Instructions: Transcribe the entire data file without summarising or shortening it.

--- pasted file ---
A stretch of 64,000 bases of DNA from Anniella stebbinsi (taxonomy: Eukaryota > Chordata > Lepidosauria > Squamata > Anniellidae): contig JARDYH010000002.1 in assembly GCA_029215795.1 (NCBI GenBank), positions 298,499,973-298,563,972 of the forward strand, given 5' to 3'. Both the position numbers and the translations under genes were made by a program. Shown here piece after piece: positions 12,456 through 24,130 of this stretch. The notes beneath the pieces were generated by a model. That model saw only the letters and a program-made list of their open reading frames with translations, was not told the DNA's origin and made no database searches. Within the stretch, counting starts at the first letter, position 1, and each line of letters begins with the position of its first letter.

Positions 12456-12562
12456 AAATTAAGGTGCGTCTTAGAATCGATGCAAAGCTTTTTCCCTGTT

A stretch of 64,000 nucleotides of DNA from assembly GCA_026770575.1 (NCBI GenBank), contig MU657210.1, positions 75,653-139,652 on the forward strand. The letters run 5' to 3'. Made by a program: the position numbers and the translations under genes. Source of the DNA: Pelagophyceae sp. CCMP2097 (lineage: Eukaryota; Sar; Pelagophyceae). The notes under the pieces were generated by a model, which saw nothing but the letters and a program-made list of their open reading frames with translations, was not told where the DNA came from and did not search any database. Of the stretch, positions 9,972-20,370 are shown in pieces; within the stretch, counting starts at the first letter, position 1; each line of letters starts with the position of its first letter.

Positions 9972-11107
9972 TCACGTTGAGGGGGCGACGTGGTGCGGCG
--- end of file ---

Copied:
A stretch of 64,000 bases of DNA from Anniella stebbinsi (taxonomy: Eukaryota > Chordata > Lepidosauria > Squamata > Anniellidae): contig JARDYH010000002.1 in assembly GCA_029215795.1 (NCBI GenBank), positions 298,499,973-298,563,972 of the forward strand, given 5' to 3'. Both the position numbers and the translations under genes were made by a program. Shown here piece after piece: positions 12,456 through 24,130 of this stretch. The notes beneath the pieces were generated by a model. That model saw only the letters and a program-made list of their open reading frames with translations, was not told the DNA's origin and made no database searches. Within the stretch, counting starts at the first letter, position 1, and each line of letters begins with the position of its first letter.

Positions 12456-12562
12456 AAATTAAGGTGCGTCTTAGAATCGATGCAAAGCTTTTTCCCTGTT

A stretch of 64,000 nucleotides of DNA from assembly GCA_026770575.1 (NCBI GenBank), contig MU657210.1, positions 75,653-139,652 on the forward strand. The letters run 5' to 3'. Made by a program: the position numbers and the translations under genes. Source of the DNA: Pelagophyceae sp. CCMP2097 (lineage: Eukaryota; Sar; Pelagophyceae). The notes under the pieces were generated by a model, which saw nothing but the letters and a program-made list of their open reading frames with translations, was not told where the DNA came from and did not search any database. Of the stretch, positions 9,972-20,370 are shown in pieces; within the stretch, counting starts at the first letter, position 1; each line of letters starts with the position of its first letter.

Positions 9972-11107
9972 TCACGTTGAGGGGGCGACGTGGTGCGGCG